- Patching Materials
- California Specifications
- Sources for Recycled Shingle Cold Patch
One of the primary uses of cold patch is filling potholes, so it is also called "pothole patch." The product can also be used to construct sidewalks, fill utility cuts, and repair driveways, ramps, bridges, and parking lots.
Traditional Patching Material
The following products are currently used to patch potholes:
- Hot mix asphalt (HMA) is made of asphalt and aggregate. The asphalt hardens when it cools.
- Cold patch is made of asphalt, aggregate, and a solvent.
- "High performance" cold patch is made of a higher grade of asphalt, aggregate, and various additives such as fibers and proprietary solvents. It costs more than the previous two products, but lasts longer.
Recycled-Shingle Cold Patch
Recycled-shingle (R-S) cold patch can be made with either manufacturing scrap or old tear-off roofing shingles. A company that has sold R-S cold patch outside California stated that if manufacturing scrap is used, the patch is comprised of approximately 25 percent dry roofing material and 75 percent aggregate. If tear-offs are used, it is composed of approximately 25 percent dry roofing material, 3 percent solvents, and 72 percent aggregate. The patch could use virgin aggregate or reclaimed aggregate, which is obtained from crushing asphalt pavement.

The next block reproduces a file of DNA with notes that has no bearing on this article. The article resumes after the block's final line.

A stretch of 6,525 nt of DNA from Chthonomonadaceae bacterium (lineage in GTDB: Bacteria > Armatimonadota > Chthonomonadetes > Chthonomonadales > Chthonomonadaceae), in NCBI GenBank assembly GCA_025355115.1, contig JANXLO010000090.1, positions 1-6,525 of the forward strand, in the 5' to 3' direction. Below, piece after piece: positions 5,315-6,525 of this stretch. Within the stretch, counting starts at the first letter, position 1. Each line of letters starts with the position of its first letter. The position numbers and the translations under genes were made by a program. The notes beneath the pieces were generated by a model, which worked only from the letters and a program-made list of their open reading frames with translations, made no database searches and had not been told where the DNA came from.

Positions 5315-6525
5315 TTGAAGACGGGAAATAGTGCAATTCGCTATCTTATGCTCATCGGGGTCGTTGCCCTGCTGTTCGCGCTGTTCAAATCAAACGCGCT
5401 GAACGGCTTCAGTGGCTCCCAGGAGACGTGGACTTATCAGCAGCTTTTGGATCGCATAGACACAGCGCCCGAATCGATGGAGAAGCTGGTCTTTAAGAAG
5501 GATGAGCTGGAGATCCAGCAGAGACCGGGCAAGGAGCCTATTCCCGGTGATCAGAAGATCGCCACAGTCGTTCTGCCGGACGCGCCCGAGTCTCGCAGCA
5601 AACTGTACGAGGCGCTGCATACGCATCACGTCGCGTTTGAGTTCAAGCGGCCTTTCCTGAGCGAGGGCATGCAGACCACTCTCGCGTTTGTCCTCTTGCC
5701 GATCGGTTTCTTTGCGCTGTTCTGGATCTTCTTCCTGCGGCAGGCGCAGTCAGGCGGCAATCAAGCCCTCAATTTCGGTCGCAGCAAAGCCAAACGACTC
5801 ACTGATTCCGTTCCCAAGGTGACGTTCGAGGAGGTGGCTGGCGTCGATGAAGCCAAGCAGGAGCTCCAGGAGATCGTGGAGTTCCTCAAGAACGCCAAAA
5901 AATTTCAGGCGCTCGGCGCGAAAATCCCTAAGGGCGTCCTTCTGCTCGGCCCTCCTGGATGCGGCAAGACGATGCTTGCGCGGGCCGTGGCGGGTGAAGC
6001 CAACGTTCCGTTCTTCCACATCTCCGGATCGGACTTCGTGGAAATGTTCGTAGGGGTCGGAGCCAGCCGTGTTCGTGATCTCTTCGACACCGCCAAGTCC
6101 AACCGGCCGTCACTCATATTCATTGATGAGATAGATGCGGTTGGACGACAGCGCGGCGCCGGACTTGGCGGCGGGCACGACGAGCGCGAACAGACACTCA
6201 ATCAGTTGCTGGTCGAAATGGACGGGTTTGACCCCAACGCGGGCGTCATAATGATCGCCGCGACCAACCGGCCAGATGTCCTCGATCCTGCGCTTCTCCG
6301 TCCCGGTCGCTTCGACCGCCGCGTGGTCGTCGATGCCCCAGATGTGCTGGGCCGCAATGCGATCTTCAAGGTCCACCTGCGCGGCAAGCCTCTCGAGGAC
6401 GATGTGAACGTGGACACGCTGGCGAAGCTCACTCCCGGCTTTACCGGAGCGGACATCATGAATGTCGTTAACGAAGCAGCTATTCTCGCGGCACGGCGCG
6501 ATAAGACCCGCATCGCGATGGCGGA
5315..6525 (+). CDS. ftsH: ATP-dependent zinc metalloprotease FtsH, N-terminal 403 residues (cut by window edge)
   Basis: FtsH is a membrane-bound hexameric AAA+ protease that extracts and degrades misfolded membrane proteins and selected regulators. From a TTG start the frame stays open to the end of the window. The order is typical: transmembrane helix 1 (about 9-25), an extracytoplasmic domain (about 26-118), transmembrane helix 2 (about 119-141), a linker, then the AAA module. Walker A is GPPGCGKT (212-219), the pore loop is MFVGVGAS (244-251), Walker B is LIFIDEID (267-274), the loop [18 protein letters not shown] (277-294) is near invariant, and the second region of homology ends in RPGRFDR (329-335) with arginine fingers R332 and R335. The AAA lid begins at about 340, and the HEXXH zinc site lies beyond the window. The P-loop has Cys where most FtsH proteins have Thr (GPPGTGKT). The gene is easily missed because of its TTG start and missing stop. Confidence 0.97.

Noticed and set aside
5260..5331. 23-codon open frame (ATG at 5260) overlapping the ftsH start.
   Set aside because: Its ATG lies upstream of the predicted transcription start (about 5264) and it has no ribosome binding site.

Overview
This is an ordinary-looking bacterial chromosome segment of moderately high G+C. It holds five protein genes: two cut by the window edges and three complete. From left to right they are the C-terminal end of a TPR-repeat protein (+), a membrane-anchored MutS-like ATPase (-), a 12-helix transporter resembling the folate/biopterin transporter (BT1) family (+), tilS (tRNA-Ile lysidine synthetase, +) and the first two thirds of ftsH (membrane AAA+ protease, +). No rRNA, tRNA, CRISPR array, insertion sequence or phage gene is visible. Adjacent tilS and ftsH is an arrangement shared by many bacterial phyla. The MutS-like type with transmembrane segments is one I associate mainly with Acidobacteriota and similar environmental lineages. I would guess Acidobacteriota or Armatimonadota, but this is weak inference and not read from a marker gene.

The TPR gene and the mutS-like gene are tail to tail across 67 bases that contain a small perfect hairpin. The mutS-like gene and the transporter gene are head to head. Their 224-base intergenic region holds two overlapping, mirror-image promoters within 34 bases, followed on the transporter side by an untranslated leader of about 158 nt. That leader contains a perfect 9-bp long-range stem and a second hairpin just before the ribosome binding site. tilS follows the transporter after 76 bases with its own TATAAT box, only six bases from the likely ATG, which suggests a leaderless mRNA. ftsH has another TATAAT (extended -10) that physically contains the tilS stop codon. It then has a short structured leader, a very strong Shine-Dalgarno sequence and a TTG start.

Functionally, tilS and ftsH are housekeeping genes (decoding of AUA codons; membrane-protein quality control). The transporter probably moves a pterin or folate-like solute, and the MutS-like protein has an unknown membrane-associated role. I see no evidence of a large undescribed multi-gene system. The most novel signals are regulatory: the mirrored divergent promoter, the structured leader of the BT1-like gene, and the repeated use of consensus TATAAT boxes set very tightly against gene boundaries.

The benefits of using recycled-shingle cold patch include the following:
Improved Pavement Performance
According to field tests (see "Testing," below), R-S cold patch behaves like a "high-performance" patch, outlasting HMA and traditional cold mixes. The fiberglass and/or cellulose fibers in the shingles apparently add to the structural integrity of the patch.
Possible Economic Savings
Although the initial cost of R-S cold patch is usually higher than HMA and traditional cold patch, the overall cost may be lower due to longer life and decreased maintenance costs. When compared to other high performance patches, the R-S cold patch usually costs less.
Ease of Use
R-S cold patch is easier to use than traditional patches in the following ways:
- Lighter weight. It has a lower weight-to-volume ratio, so it is easier to handle.
- No equipment needed. Just fill the crack or pothole and tamp down with a shovel or drive over it.
- Time flexibility. It doesn't harden as quickly as HMA, so there's no hurry to use it. After applying, traffic can be allowed over the area immediately.
Landfill Space Savings
The amount of asphalt roofing shingles landfilled in California is estimated at 1.2 million tons per year, or about 3 percent of the waste stream.
The petroleum used to produce asphalt binders is a nonrenewable resource. All the asphalt needed in the patch can be supplied by the shingles; the mineral filler in the shingles supplies some of the smaller aggregates needed. If reclaimed aggregate is used, there are further savings of urban quarry resources.
The shingles should be ground and screened to 1/4"-minus, and mixed with the aggregates. If the shingles used are tear-offs, then a solvent is added to rejuvenate the old, oxidized asphalt.